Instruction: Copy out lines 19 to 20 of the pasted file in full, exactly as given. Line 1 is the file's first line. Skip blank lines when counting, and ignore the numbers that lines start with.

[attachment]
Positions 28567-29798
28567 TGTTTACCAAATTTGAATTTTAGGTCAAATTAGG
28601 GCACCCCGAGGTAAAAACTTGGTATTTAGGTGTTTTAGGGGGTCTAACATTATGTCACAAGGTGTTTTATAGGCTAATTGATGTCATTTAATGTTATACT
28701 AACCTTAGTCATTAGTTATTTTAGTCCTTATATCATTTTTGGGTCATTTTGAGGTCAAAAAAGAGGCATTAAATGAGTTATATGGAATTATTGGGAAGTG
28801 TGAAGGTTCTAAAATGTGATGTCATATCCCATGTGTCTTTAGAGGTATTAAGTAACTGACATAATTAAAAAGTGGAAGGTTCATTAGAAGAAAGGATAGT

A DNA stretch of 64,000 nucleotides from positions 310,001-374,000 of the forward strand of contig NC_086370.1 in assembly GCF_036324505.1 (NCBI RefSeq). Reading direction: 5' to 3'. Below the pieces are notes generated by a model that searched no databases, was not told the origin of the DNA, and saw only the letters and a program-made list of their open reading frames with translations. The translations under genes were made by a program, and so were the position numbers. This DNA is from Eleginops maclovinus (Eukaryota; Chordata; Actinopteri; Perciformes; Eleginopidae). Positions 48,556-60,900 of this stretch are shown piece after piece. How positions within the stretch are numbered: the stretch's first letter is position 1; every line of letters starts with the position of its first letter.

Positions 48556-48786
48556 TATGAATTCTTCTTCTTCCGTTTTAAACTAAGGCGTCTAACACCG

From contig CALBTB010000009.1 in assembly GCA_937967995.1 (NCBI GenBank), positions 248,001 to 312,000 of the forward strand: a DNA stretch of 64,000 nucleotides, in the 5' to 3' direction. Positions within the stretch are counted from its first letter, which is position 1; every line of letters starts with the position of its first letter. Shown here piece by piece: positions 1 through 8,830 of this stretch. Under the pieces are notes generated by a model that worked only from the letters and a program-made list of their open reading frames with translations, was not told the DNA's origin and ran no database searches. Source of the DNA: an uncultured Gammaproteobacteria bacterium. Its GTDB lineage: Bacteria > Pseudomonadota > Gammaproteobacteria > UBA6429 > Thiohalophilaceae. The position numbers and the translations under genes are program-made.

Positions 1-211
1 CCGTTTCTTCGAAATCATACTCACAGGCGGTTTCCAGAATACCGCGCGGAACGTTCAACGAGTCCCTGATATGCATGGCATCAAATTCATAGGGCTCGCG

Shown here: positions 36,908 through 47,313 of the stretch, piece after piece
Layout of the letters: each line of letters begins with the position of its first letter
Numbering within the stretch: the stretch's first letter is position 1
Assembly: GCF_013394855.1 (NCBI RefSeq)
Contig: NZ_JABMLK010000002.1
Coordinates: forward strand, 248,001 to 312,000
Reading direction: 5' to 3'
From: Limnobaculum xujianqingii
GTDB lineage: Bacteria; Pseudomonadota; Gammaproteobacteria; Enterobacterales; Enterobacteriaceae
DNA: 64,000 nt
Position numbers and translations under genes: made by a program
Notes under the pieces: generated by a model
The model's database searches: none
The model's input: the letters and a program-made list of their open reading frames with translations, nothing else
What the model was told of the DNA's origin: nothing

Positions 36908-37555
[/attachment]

From: Limnobaculum xujianqingii
GTDB lineage: Bacteria; Pseudomonadota; Gammaproteobacteria; Enterobacterales; Enterobacteriaceae